Something else to think about is that we have very different personalities working together on an initiative that is really new for most of them, just like you would see in your classroom. And with these unique characteristics comes challenges at times, a possibility that I didn’t necessarily take into consideration. Okay, I completely missed the bus on this one! I thought that by offering PD support, engaging the team in work with instructional coordinators, providing learning experiences along the way and supplying them with the necessary resources, that all would be good in Meyerland. Ha! Like any classroom, when there are very real differences in learning styles, approaches and personalities (and even when there are not), there might be blow ups, frazzled nerves and misunderstandings. I did not see this happening, because well, we’re adults, and because I was too caught up in the possibilities of this initiative, forgetting about the need to attend to the day-to-day stuff. I was wrong…very, very wrong! And so I continue to learn so that I can do better.

So, with new learning comes (I hope) better understanding and support for my teams. To help with PBL planning to better weave learning experiences into the process, we brought in a former Propel teacher who shared her tricks of the trade with our team. Our team left the session with ample ideas to help them develop necessary soft skills, like time management. Every team member expressed how helpful this would have been back in June. Another lesson learned! The upside is that they are using this information to improve their second round of PBL.

Having an instructional coordinator to support their learning doesn’t hurt either! I requested that two of my team members take part in the Personalized Learning Initiative through the LRSD, as it pertains to PBL. In turn, they share their learning with their colleagues after each session where they continue to develop ideas for each round. What I particularly appreciate is that the coordinator keeps bringing them back to the ‘Why’ behind these learning experiences so that they are not adding in activities simply for the ‘Wow’ factor, but to ensure that the students are actually getting valuable lessons from them. Something that I need to remember myself when planning for my team!

The biggest learning for me this time around is the need for checkpoints with staff, something that can support teams with their own challenges as part of a very diverse group. Just because I am seriously enthusiastic about this initiative does not mean that everybody else is going to be on the same page. And because not everybody is feeling the same enthusiasm for something new, I need checkpoints. Although I would expect them to do this with a PBL class, I neglected to put any into place for the first round. Yes, I asked how things were going, and I popped in regularly to their classrooms during PBL periods. However, by not having specific checkpoints built into the process, I missed what would likely have been obvious signs of challenges that the teams were experiencing, and by extension, opportunities to help them work through these situations in constructive ways. And so for Round 2, I have to set up regular checkpoints with them to determine how they are progressing with their work, and how they are feeling about their contributions to the process.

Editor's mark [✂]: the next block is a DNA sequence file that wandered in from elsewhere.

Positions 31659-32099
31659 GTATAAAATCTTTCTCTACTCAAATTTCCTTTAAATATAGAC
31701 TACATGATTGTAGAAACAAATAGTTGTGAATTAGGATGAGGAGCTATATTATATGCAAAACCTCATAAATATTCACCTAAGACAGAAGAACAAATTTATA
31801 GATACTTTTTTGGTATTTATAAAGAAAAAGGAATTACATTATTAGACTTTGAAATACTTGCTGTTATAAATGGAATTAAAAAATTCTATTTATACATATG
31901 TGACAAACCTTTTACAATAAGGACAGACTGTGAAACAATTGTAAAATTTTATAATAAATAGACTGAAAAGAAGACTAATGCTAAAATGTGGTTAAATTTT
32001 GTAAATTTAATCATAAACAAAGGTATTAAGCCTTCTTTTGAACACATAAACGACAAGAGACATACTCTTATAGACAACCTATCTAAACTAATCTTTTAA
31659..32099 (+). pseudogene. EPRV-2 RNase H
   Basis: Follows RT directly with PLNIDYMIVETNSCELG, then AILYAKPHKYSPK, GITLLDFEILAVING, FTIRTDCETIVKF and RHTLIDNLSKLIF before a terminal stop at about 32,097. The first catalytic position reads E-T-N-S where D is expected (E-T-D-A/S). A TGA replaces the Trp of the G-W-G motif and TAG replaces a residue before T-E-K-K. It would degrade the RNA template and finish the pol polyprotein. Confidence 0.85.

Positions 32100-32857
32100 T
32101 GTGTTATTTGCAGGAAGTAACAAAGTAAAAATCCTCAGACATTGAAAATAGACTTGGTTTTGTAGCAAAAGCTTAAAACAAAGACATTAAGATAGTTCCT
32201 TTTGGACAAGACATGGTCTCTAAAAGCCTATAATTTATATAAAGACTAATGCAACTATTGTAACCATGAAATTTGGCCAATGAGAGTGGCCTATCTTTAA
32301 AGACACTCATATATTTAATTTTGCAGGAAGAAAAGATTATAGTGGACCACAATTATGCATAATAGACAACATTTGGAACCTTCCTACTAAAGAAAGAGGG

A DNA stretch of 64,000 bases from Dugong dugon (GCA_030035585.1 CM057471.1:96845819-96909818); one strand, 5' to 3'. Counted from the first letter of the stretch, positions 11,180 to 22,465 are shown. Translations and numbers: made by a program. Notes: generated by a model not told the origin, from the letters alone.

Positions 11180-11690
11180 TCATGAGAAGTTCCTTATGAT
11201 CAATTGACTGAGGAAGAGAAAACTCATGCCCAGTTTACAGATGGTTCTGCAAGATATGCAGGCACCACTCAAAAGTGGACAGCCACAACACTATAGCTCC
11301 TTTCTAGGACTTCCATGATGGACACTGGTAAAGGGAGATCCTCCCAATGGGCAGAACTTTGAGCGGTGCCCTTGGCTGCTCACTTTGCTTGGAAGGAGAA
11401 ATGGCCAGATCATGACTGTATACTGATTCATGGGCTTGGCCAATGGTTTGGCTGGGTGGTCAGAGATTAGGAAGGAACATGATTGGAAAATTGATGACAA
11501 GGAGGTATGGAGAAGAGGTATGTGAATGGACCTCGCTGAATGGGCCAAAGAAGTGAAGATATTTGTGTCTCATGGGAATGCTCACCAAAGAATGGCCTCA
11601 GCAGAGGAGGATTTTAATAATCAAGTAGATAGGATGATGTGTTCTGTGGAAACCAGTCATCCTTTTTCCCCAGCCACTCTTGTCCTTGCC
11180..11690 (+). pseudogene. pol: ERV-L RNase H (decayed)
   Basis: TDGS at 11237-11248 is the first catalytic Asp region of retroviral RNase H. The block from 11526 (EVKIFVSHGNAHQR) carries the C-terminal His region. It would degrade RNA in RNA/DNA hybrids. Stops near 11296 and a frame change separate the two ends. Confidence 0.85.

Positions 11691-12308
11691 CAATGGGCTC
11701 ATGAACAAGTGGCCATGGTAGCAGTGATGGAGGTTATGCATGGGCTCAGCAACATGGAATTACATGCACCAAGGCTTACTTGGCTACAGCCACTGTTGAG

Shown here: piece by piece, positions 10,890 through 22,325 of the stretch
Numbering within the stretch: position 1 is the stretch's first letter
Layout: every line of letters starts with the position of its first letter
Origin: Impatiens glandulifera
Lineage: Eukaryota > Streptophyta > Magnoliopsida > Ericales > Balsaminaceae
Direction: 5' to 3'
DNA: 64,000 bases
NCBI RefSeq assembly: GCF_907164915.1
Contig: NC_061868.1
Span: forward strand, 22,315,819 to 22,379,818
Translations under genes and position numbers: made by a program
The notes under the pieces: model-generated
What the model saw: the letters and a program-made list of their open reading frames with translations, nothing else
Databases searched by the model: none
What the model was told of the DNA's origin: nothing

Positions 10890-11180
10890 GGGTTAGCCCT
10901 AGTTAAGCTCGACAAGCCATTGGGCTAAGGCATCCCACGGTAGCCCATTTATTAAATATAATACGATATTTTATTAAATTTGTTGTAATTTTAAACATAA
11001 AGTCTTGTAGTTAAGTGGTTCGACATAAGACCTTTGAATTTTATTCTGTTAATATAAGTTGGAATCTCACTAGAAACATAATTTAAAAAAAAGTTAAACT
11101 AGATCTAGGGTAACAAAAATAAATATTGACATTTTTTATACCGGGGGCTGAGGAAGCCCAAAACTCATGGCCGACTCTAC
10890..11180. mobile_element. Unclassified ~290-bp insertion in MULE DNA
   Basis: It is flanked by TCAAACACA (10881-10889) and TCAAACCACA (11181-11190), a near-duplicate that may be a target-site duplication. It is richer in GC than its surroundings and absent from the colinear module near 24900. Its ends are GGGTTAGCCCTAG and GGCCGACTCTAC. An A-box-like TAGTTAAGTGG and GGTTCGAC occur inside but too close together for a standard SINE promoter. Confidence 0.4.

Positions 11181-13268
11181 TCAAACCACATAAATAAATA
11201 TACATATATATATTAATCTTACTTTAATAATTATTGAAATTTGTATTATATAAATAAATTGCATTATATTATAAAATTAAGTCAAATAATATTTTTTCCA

This is definitely a work in progress, and despite a few hiccups, I continue to learn and I’m loving it! Stay tuned for more about our road trip as students ponder, ‘Is illness necessary?’ and ‘How can we tell stories that create change in the world?

A Letter to a First-Year Teacher

Slide1The first few years of teaching can be overwhelming, particularly the first ten months when everything is new. Having been in this role for a minute or two, I can say that I have had a box of Kleenex at the ready more times than I can count for staff members who are having their own moment because of something that has happened in their class or because of a parent. And sometimes these Kleenex were for me! So here is my advice. Don’t sweat it! Don’t lose sleep over a lesson gone bad…an idea that tanked…an irate parent…or a student who is driving you crazy. Will you heed this advice? Probably not. But here’s your reality for the next 25 years. It will happen again, so make the most of these challenges!

The best thing that you can do for yourself is to learn from those mistakes or challenges and get better at it. If you are doing it right, your lessons may still tank from time to time. All this proves is that you are willing to take risks, willing to challenge yourself for the sake of your students. I’d say that’s winning right there! So don’t feel badly about not blowing it out of the park each time you’re up to bat. Get feedback, collaborate with your team, ask questions, and iterate that lesson…or toss it. Being perfect isn’t the end goal here. It’s all about the process and the learning, for yourself, just as much as it is for the students.

Facing difficulties is inevitable. Learning from them is optional.